I Nonimmigrant Visa: Representatives of Foreign Media

The I visa is a temporary nonimmigrant workers visa meant for bona fide representatives of foreign media. In order to be eligible for the I visa, you must:

  • Represent a foreign information media outlet, which can include press, film, radio, etc.
  • Have a home office in a foreign country
  • Come to the United States only to practice this profession
  • Have your home country grant similar privileges to media representatives from the United States

I visa applicants must engage in activities which are informational and associated with the news gathering process, which involves reporting on current events. Ultimately, it is the responsibility of the consular office abroad to determine if an activity warrants the conferral of an I visa. Persons applying for this visa must apply in the consular office or American Embassy that has jurisdiction over his or her place of permanent residence. Some examples include, but are not limited to, the following activities:

  • Primary employees of foreign information media engaging in filming a news event or documentary
  • Members of the media involved in the production or distribution of films designed to disseminate information or news
  • Employees of independent production companies
  • Journalists employed under contract and credentialed under a professional journalistic organization
  • Foreign journalist working for an overseas branch of a U.S. network, newspaper, or media outlet, This person must disseminate information solely to a foreign audience
  • Employees in U.S. offices of organizations that distribute information technical and industrial in nature
  • Accredited representatives of tourist bureaus which are controlled or operated in whole or in part by a foreign government engaged in disseminating factual tourist information about that country. These applicants cannot be entitled to an A-2 visa classification

For all of these categories, proof of employment is required. This can be done through a letter from the employer or a copy of a contract with the sponsoring organization. Requirements for the proof of employment can be found below. Aliens visiting the United States cannot practice their media profession without an I visa, even if he or she lawfully gained entrance into the U.S. under another visa or status. Admission for an I visa holder is generally authorized for the duration of stay and does not require an extension as long as the visa holder continues to work for the same employer under the same information medium. An extension of status may be filed if the Form I-94 indicates an authorized end date or period of stay.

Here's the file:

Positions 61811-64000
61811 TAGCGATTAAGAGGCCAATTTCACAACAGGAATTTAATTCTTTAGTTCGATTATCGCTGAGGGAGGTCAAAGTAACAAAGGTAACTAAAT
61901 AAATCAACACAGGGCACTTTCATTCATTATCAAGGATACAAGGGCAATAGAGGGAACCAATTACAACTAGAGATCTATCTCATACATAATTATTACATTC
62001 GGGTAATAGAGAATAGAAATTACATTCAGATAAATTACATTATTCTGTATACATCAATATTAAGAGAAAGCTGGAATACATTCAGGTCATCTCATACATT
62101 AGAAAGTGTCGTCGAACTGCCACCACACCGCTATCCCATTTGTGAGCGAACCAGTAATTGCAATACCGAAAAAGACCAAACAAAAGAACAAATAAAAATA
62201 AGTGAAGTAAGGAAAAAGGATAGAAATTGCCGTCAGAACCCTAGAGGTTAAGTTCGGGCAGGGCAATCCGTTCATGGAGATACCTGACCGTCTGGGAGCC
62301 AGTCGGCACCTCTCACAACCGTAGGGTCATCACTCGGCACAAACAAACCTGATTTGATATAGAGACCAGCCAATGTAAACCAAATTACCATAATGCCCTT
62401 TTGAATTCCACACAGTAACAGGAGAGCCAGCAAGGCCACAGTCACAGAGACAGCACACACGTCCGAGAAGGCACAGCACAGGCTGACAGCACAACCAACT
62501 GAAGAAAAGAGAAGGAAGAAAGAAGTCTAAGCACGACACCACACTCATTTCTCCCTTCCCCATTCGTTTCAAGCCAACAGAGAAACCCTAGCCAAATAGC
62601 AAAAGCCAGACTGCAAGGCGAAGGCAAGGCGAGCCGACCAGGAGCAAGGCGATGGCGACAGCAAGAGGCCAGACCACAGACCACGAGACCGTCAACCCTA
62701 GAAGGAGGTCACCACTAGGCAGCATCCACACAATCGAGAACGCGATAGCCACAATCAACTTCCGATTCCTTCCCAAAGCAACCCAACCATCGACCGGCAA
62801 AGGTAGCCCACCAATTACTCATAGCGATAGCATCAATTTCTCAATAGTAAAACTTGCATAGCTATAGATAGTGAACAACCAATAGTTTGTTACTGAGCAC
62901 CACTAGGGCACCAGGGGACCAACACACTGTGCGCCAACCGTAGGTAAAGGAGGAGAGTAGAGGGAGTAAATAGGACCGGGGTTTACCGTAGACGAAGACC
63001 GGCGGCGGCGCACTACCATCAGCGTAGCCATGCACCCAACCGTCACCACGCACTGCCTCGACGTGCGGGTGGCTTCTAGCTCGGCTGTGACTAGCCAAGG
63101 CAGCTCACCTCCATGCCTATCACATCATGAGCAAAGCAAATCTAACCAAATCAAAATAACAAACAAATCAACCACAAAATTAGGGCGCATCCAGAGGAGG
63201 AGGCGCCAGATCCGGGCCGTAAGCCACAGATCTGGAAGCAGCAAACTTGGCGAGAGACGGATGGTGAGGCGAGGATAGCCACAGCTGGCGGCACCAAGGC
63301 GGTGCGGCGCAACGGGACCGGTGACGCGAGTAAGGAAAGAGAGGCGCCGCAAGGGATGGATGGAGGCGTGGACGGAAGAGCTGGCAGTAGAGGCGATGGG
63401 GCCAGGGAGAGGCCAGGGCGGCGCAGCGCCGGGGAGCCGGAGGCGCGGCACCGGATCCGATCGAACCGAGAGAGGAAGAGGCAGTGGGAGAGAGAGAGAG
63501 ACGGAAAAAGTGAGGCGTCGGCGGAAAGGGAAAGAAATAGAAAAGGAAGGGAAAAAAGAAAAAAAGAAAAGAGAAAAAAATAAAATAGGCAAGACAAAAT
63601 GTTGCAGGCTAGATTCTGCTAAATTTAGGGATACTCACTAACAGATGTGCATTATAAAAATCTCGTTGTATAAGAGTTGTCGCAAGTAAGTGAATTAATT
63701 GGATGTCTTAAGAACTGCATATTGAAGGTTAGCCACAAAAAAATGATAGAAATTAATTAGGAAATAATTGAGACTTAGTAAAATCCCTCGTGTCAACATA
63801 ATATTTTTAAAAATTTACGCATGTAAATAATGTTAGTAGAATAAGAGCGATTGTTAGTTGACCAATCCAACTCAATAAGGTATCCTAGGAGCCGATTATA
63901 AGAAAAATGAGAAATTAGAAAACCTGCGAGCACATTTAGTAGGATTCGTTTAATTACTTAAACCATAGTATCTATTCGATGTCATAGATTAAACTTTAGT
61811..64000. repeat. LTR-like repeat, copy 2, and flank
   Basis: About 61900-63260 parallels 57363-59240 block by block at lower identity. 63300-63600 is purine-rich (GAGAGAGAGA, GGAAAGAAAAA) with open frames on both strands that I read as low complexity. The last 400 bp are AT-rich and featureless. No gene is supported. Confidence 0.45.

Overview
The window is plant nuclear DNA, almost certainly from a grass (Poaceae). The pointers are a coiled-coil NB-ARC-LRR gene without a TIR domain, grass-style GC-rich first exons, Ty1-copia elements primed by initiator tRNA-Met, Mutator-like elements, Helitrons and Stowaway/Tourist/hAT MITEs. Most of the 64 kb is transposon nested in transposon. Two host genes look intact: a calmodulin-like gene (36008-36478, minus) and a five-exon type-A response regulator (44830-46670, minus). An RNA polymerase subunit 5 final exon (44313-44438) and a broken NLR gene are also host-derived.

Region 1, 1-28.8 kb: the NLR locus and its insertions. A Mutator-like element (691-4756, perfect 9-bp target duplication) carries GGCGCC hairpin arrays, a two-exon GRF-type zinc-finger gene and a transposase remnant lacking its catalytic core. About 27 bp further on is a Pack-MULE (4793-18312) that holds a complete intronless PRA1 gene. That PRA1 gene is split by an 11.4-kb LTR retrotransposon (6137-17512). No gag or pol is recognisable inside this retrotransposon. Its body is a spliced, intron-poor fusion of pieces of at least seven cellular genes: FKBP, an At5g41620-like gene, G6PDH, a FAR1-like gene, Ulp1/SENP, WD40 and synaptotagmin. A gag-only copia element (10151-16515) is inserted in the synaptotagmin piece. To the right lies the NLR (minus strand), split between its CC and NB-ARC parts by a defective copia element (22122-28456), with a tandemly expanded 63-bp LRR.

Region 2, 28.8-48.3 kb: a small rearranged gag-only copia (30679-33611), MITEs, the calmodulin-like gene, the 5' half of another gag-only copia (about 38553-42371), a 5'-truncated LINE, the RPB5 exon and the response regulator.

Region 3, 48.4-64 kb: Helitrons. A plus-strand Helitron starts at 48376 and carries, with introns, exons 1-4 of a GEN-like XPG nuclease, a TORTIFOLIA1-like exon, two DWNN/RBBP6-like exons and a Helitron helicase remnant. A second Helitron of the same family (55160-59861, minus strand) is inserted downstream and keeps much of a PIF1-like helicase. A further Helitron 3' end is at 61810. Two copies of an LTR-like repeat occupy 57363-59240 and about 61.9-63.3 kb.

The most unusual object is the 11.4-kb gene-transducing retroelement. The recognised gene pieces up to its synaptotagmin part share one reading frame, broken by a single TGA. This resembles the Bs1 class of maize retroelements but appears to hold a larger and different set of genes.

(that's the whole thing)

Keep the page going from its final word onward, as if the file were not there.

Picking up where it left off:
Getting Started:

I visa holders are nonimmigrant workers who must first have a prospective employer file a petition Form I-129 on their behalf. After filing the petition, the employer will receive feedback from the USCIS and if the petition is approved, the alien may enter the United States and begin working after filling out Form I-9.

Each I visa application must also include the following documentation:

  • Form DS-160 - Online Nonimmigrant Visa Electronic Application
  • A passport valid for travel to the United States with an expiration date at least 6 months after the applicant’s intended period of stay
  • One 2x2 photograph that meets USCIS photo requirements
  • Proof of employment, depending on the occupation
    • Staff Journalist –letter from the employer providing: employee’s name, position, purpose and length of stay
    • Freelance Journalist under media organization’s contract – copy of the contract which provides: employee’s name, position, purpose, length of stay, and duration of the contract
    • Media Film Crew –letter from employer providing: name, position, title and description of program being filmed, period of time needed to film in the United States
    • Independent Production Company under media organization contract – letter from the media organization which commissioned the work and provides: name, title and description of the work being filmed, duration of contract, length of time required to film in the United States

The nonimmigrant visa application process is accompanied by processing and issuance fees. The I-129 petition fee is currently set at $325 while the issuance fee varies by country. You can access the visa reciprocity tables to find out the fee amount for your country.

I visa holder wishing to transfer companies may do so by resubmitting the I-129 form. I visa holders may not study full time.

Spouse and Children

Family of the I visa holder are eligible for admission into the United States under an I visa. While this visa will allow the children of the holder to attend school without applying for an F-1 visa, it makes the children and spouse of the principal I visa holder ineligible for employment in the United States.

Tax Information

Taxes for I visa recipients followthe U.S. Tax Guide for Aliens (Publication 519) provided by the Internal Revenue Service (IRS). Depending on the duration of stay in the United States, I visa holders are responsible for taxes as either resident or non-resident aliens. Resident aliens – those with a green card or who had a “substantial presence” in the United States – are taxed like U.S. citizens. Non-residents mostly pay taxes on their income connected to a U.S. trade or business. Remember that “resident” and “non-resident” are categories used by the IRS for tax purposes and do not necessarily reflect immigration status. For more detailed guidelines and instructions, please reference Publication 519 on the IRS’s website.